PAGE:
(4) A person who operates, or in any way interferes with the operation of, a vehicle dangerously in any place and causes the death of or grievous bodily harm to another person commits a crime and is liable on conviction on indictment—

(a) to imprisonment for 10 years, if neither paragraph (b) nor (c) applies; or

(b) to imprisonment for 14 years if, at the time of committing the offence, the offender is—

(i) adversely affected by an intoxicating substance; or

(ii) excessively speeding; or

(iii) taking part in an unlawful race or unlawful speed trial; or

(c) to imprisonment for 14 years, if the offender knows, or ought reasonably know, the other person has been killed or injured, and the offender leaves the scene of the incident, other than to obtain medical or other help for the other person, before a police officer arrives.

This offence is mentioned in schedule 1 of the Penalties and Sentences Act 1992 (Qld).

A conviction for a serious violent offence has the consequence that 80% of the sentence must be served before the offender is eligible for parole.

Section 161A(3) of the Penalties and Sentences Act relevantly provides that:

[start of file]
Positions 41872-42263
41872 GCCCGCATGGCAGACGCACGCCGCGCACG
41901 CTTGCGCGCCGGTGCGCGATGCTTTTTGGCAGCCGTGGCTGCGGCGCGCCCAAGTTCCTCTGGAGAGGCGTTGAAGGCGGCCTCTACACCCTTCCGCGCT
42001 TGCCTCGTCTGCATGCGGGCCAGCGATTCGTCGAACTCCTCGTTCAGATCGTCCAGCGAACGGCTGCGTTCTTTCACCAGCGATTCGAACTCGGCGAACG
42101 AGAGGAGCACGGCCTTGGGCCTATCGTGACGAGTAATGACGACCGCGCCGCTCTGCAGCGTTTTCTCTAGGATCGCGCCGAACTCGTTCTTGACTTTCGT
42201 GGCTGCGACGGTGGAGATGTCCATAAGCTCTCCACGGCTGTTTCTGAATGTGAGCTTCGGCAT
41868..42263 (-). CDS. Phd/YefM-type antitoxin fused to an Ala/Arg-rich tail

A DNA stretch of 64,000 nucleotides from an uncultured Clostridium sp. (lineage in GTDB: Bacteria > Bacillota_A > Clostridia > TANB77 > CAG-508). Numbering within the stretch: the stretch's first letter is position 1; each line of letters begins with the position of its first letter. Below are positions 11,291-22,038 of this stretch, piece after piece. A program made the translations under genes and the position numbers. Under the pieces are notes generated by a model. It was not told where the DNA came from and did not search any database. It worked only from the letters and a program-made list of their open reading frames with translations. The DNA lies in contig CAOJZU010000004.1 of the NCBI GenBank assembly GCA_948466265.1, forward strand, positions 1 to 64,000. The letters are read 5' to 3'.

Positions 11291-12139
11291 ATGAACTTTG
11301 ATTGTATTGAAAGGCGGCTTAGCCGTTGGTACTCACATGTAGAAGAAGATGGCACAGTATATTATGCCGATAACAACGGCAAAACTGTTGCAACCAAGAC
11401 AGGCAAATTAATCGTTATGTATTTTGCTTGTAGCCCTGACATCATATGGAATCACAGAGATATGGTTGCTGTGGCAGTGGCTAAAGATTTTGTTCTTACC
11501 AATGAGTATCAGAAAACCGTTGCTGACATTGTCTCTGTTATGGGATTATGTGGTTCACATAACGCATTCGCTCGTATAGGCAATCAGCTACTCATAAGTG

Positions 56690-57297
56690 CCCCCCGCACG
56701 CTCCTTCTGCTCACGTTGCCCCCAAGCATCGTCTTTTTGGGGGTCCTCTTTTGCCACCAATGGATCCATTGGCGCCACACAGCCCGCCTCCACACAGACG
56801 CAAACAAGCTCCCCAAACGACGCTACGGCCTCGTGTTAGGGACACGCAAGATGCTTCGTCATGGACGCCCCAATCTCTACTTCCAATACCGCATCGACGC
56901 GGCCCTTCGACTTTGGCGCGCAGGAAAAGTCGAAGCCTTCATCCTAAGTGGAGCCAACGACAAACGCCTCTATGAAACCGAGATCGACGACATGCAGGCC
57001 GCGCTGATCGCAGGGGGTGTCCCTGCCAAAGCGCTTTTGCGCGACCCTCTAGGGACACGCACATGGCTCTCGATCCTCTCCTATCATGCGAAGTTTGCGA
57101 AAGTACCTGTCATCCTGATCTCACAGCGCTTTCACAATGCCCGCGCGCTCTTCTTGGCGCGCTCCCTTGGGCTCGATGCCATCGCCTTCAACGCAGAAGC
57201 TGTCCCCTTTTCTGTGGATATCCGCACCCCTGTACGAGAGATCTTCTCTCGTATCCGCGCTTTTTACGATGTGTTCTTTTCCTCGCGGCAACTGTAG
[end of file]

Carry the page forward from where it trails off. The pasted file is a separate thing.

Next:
161A When an offender is convicted of a serious violent offence

An offender is convicted of a serious violent offence if—

  1. a) the offender is—

(i) convicted on indictment of an offence—

(A) against a provision mentioned in schedule 1; or

(B) of counselling or procuring the commission of, or attempting or conspiring to commit, an offence against a provision mentioned in schedule 1; and

(ii) sentenced to 10 or more years imprisonment for the offence, calculated under section 161C.

Section 161B of the Penalties and Sentences Act 1992 (Qld) relevantly provides that:

161B DECLARATION OF CONVICTION OF SERIOUS VIOLENT OFFENCE

(1) If an offender is convicted of a serious violent offence under section 161A(a), the sentencing court must declare the conviction to be a conviction of a serious violent offence as part of the sentence.

(3) If an offender is—